PSO filing error leads to consumer groups wanting a restart on the utility’s $218 million rate hike request

Because of errors made when it filed a $218 million rate hike request with Oklahoma regulators, Public Service Company of Oklahoma might have to start the process over again—-if consumer groups get their way.
PSO found itself before the Oklahoma Corporation Commission last week fighting efforts by the Oklahoma Industrial Energy Consumers, AARP, Walmart and the Oklahoma Petrolum Alliance to convince commissioners to follow their rules and make the utility to restart its application process.
Here’s what sparked the issue. PSO’s initial application for the $218 million rate hike was filed Jan. 31 of this year.  Then on April 26, the utility filed a correction for material mistakes.
The material mistakes, as pointed out by attorney Thomas Schroedter with the OIEC amounted to significant increases in the rates that PSO customers would have to pay, if the $218 million rate hike request were to be approved.
The original request indicated the average residential customer’s bill would increase about $10 more a month. The corrected version would increase the monthly bill by 12% or $15.84 more a month. The OIEC attorney explained that PSO’s original intent was to collect $64 million in revenue from the residential class but the new request jumped it  to $92 million. The commercial class revenue went from $43 million to $61 million in the corrected version.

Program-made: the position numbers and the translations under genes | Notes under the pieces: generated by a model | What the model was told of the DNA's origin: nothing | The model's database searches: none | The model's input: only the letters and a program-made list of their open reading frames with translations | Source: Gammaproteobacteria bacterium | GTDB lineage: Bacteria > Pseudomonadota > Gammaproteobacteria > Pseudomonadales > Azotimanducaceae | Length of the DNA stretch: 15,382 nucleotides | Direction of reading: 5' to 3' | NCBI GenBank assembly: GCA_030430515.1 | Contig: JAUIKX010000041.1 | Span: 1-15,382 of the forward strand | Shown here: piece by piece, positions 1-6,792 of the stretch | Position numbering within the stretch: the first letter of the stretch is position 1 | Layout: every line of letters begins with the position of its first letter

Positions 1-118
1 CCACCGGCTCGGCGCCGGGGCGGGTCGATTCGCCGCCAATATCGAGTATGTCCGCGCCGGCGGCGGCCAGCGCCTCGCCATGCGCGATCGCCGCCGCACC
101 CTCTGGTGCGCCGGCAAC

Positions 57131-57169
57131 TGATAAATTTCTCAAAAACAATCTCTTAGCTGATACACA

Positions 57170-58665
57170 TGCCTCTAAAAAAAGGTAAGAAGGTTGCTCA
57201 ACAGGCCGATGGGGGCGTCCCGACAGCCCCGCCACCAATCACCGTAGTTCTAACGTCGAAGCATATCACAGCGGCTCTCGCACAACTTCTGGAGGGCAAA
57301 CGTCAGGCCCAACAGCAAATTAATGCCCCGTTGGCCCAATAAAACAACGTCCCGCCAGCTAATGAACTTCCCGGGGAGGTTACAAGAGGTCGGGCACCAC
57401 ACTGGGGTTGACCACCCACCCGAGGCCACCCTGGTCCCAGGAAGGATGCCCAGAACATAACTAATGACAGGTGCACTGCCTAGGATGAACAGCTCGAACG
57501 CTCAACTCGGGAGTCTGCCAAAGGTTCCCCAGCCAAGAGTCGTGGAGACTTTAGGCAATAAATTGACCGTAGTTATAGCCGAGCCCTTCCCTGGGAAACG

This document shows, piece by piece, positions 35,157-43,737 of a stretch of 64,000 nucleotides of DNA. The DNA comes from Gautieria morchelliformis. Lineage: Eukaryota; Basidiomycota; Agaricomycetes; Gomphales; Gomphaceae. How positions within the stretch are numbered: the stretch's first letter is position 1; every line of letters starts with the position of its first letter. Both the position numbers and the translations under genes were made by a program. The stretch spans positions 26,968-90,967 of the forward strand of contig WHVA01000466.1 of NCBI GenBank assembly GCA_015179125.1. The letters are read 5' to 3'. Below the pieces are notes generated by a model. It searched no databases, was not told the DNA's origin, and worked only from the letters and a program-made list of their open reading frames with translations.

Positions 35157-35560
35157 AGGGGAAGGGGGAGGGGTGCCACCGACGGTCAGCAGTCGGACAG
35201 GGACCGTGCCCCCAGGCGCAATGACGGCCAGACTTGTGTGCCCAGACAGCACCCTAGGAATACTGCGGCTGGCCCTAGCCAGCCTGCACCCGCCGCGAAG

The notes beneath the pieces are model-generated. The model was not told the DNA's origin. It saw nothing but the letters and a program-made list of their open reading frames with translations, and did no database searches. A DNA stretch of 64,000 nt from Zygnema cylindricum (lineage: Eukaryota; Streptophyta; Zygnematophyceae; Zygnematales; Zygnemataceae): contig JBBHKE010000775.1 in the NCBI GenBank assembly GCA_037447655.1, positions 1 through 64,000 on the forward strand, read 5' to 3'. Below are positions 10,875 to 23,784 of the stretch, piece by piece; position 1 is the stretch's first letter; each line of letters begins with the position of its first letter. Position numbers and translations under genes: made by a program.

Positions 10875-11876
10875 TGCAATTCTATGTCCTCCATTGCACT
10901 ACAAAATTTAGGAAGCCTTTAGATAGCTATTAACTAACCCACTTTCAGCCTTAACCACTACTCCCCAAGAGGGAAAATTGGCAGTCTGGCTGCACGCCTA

“PSO’s request for a waiver of Corporation Commission rules is not appropriate,” Schroedter told Commissioners. “It is imperative the notice to customers is accurate—this notice is not accurate.”
He argued that PSO’s request to continue forward should be denied and said the commission’s rule makes it clear that a filing cannot be amended after it was docketed.
The OIEC, AARP and other consumer groups want the commission to require PSO to refile the case or restart the 180 day filing period.
Jack Fite, an attorney for PSO responded.
“This is the way the Corporation Commission has worked for the past 30 years. They’re just trying to delay the case,” he said in reference to the OIEC, AARP and others. “There’s no reason for this case not to be processed.”
Schroedter, in a rebuttal to PSO’s arguments stated it was simply a request to enforce the rules.
“You need to be sensitive to customers—you need to consider the needs of the customers.”
Commission Chairman Todd Hiett admitted the case was unique and that it was necessary to think about the fairness to ratepayers. While he stated the case appeared to be “unfair to ratepayers,” Hiett urged the groups involved to huddle and see if they could reach an agreement. They returned nearly 30 minutes later and admitted they could not agree for any resolution.
The groups said they would meet again Monday and return to the commission when it meets Tuesday.